Bird scooters line a downtown sidewalk shortly after they appeared in San Antonio last year. Credit: Bonnie Arbittier / San Antonio Report

Bird was the highest-ranked company after an evaluation committee scored written proposals to the City of San Antonio’s scooter-share bid. But after Bird and four other finalists for three scooter contracts were brought in for interviews in October, the company found itself on the outside looking in.

San Antonio City Council appeared on Wednesday to largely affirm the evaluation committee’s recommendation of Lime, Lyft, and Razor as the three scooter-share companies set to be the sole operators of dockless vehicles beyond this fall.

John Jacks, center city development and operations director, told the Rivard Report that a proposal by Lime and Lyft to lower each company’s scooter permit allotment to 1,000 played a part in the companies each receiving higher scores after a presentation and question-and-answer portion of the evaluation process.

The City is recommending Council authorize contracts with the three firms that allot 1,000 to each for a total fleet of 3,000 scooters. Initially, staff had recommended moving forward with a fleet of about 5,000 scooters split evenly among the three companies.

Bird’s reliance on contract employees to collect scooters at night, charge them, and then deploy them in the morning appears to also have played a role in its score falling from 61.82 in the initial evaluation phase to 51.46 after the interview, Jacks said.

“When scooters were dropped in the city of San Antonio, we were forced to deal with the situation,” Mayor Ron Nirenberg said during a Council workshop meeting ahead of a final vote on the three contracts. “This speaks to how we handle new technologies. … It’s been a difficult process to work through but we did so with eyes wide open trying to deal with some difficult issues regarding clutter, public safety, access for pedestrians, and people of all abilities.”

After briefing the Council at Wednesday’s meeting, City staff will now enter into contract negotiations with the three companies. Council will decide whether to approve the contracts at a meeting on Dec. 12.

The City also recommended eliminating a curfew that barred e-scooter riding between 11 p.m. and 6 a.m. The curfew was enacted at a time when the frequency with which scooter-related injuries were occurring sounded alarm bells among city leaders. The curfew helped curb incidents but also deprived some residents of a potential commuting option when fewer buses operate.

Lime and Lyft proffered a reduction in their fleet because they felt the demand was gradually decreasing and that it would behoove both the City and the local scooter landscape to not oversaturate the market. The currently operating scooter companies – Bird, Lime, Razor, Blue Duck Scooters, Lyft, and Spin – appear to have already dialed back their daily deployment, according to staff presentations. In February, the companies released approximately 6,700 vehicles per day. That number declined to an average of 2,800 in October.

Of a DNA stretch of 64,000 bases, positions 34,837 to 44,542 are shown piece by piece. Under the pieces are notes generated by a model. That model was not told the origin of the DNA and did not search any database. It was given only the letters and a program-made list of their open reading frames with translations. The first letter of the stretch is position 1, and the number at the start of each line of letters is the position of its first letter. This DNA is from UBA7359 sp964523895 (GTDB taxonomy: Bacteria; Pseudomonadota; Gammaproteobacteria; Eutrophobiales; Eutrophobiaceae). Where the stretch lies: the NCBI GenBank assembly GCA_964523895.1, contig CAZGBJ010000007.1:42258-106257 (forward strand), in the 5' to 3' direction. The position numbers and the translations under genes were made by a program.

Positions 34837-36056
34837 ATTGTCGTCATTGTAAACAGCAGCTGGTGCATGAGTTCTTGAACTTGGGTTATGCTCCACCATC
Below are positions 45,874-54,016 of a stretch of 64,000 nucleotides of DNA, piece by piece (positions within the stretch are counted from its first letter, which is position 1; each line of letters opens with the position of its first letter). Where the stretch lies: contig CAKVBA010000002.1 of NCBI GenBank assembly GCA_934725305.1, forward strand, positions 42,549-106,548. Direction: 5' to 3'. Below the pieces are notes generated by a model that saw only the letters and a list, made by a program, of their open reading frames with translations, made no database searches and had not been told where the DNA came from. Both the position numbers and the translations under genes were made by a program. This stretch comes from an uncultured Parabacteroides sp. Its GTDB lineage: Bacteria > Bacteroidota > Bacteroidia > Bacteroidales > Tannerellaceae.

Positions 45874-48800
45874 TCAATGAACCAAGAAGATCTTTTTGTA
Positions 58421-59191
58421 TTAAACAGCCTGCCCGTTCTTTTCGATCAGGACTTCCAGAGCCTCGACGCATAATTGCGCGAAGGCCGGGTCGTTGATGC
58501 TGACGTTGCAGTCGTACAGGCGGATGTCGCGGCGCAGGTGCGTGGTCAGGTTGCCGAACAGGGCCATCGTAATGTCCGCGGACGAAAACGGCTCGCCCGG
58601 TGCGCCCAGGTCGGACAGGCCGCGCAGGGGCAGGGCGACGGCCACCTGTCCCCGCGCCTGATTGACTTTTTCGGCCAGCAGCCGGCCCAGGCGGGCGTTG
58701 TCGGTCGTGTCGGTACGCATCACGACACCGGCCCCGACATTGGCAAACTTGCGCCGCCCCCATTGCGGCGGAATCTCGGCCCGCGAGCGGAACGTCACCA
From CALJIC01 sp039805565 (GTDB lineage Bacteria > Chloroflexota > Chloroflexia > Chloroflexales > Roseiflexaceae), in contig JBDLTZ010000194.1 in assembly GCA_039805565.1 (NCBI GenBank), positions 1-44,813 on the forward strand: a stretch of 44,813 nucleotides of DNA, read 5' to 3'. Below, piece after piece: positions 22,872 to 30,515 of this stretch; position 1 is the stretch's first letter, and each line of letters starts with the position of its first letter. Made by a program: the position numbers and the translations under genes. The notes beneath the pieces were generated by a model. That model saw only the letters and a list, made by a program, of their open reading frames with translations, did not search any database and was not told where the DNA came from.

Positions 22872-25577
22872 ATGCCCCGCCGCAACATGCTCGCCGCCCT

“Demand is slowing, and the companies are responding,” Jacks said.

A fleet of 3,000 scooters would be less than half of the 6,850 currently permitted vehicles. At its peak, the local scooter fleet stood at 16,100 authorized e-scooters and e-bikes.

In a presentation Wednesday, Jacks said the scooter program would cost nearly $430,000 to administer in fiscal year 2020, including for rider education initiatives, paying San Antonio Police Department overtime shifts to enforce scooter laws, staffing costs, and parking infrastructure improvements. The City anticipates garnering $562,000 in revenue in FY 2020 from a one-time infrastructure fee, annual permit fees, and a revenue-sharing agreement.

Nirenberg proposed using funds left over from the anticipated revenue to fund San Antonio Bike Share’s docked bike-share program, which is at risk of folding in light of that organization losing its title sponsor. It’s yet to be seen whether that suggestion will be taken up and if it would be able to stabilize the faltering organization.

“I think it would be a mistake if we just let it happen and not assert ourselves a little bit and say, ‘We want [San Antonio Bike Share] to continue in San Antonio. … They’re a large part of a bigger picture we’re trying create with regard to alternative modes of transportation.”

Councilman Manny Pelaez (D8), perhaps the most vocal critic of scooters on Council, said he still feels the overwhelming majority of residents would like to rid the city, and public rights-of-way, of scooters. However, paring down the number of scooters will help, he said but cautioned against celebrating so-called disruptive technology.

“There is a role for City Council and for government to make sure that disruptive technology serves the community and benefits everybody, and that it doesn’t get too far out from under us,” Pelaez said.

JJ Velasquez was a columnist, former editor and reporter at the San Antonio Report.